“I’ve always been an outdoors person. That includes hiking, mountain biking, snowboarding, fishing and especially surfing. I do my best to make sure that I stay mentally healthy because obviously that is critical for me when I’m helping people deal with these difficulties. With this organization, I find that I’m pretty much working all the time and I get to surf occasionally. I’m getting married next month and just trying to maintain a simple life. I also love spending time with my family and friends. After going through the tragedy that I endured, quality time with loved ones is extremely important to me.”
Thornton, B. (2015, July 17). “FIRST PERSON: Beau Kirkwood.”
Originally published at: http://insidebiz.com/news/first-person-beau-kirkwood
The Chas Foundation is a Norfolk-based nonprofit dedicated to helping those with mental illness and working to dissolve its stigma by offering resources for the mentally ill and their families.
Tucker Corprew, founder of the organization, suffered the loss of her middle son, Chas Kirkwood, who hanged himself on Nov. 14, 2011, at age 34. According to the foundation’s website, “An estimated 30,000 people, many like Chas – a husband, an accomplished chef, skier extraordinaire, and ‘a guy everyone liked’ – commit suicide annually, driven by the throes of depression, bipolarism, schizophrenia and other mental illnesses.”
“Unless there is more funding for hospital beds, long-term treatment and easier access to psychiatric help during a crisis (not warehousing in the ER, where there is no treatment), mental illness will continue to rise, and more people will take their lives,” said Corprew, longtime owner of two Norfolk consignment businesses and a board member of the local chapter of the National Alliance on Mental Illness.
Corprew and her youngest son, Beau Kirkwood, executive director of The Chas Foundation, train law enforcement officers in how to identify and assist individuals with mental illness as part of crisis intervention teams. (See related story, Page 24.)
According to Mental Health America federal data, Virginia ranks No. 9 in the need for mental health services. Those suffering from mental illnesses are sent to jails rather than psychiatric hospitals, and when released, they’re just as ill if not more so than when they entered. The CIT program is a jail diversion effort that attempts to find medical help for those affected.
“The CIT program came about because we had to call the police on numerous occasions, and there were numerous times when we’d have liked to call the police, but we didn’t want our loved one to be taken to jail. We knew implementing this in Norfolk was critical,” Kirkwood said. “Norfolk has done an excellent job of training their staff; we’ve gotten more officers trained quicker than anywhere else in the country.”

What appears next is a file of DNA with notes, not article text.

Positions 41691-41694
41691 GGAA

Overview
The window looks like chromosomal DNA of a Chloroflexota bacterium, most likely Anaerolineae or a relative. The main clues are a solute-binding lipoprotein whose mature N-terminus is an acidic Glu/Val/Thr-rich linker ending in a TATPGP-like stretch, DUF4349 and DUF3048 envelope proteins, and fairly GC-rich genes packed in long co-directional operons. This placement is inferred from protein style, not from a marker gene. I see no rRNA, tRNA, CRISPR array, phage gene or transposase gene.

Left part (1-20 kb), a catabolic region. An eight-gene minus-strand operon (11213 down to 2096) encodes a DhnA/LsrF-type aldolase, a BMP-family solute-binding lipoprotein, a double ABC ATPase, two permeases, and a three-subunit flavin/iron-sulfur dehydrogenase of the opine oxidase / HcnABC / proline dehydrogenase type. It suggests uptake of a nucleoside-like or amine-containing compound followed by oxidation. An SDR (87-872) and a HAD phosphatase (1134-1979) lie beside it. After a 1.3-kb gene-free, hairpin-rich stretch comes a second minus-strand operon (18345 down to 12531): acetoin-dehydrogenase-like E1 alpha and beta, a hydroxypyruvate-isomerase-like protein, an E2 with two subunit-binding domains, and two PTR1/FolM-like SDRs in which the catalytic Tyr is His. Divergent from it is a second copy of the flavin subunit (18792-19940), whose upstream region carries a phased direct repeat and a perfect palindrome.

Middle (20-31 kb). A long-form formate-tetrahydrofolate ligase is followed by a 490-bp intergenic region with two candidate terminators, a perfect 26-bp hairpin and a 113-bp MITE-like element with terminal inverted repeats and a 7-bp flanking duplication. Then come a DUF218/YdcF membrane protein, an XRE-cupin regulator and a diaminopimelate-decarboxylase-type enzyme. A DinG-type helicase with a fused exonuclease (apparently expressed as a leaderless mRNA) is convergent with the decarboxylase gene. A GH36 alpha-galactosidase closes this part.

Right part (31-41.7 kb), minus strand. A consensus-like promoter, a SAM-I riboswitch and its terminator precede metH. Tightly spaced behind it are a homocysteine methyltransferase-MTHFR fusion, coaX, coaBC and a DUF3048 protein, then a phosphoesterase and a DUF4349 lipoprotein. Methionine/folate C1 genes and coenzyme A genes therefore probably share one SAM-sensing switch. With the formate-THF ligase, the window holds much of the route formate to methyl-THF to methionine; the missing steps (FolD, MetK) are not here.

Training at the Norfolk Police Department means one 40-hour week of intense training that educates officers on topics such as what mental illness looks like, side effects of drugs and finding resources for the affected families.
“The first half of the class is all educational. We have people from the CSB (Community Services Board) come and discuss adolescent mental illness, geriatric mental illness, focusing on the family community aspect of that,” Kirkwood said.
Kirkwood then relates his personal story to the police and explains the difficulties the family faces in these situations – 50 percent of people with bipolar and 40 percent of people with schizophrenia have anosognosia, which means they don’t realize they’re sick, making it harder for families to get them treated.
The Chas Foundation is in the process of creating an online resource guide for families and those suffering to be able to turn to.
Kirkwood also hopes to work with State Sen. Creigh Deeds and his mental health task force to create legislation regarding mental illness.
“The Chas Foundation is also committed to increasing community awareness that mental illness is a genetic disorder, not a character flaw,” Corprew said.
Thornton, B. (2015, July 17). “Chas Foundation offers mental illness advocacy, support.”
Originally published at: http://insidebiz.com/news/chas-foundation-offers-mental-illness-advocacy-support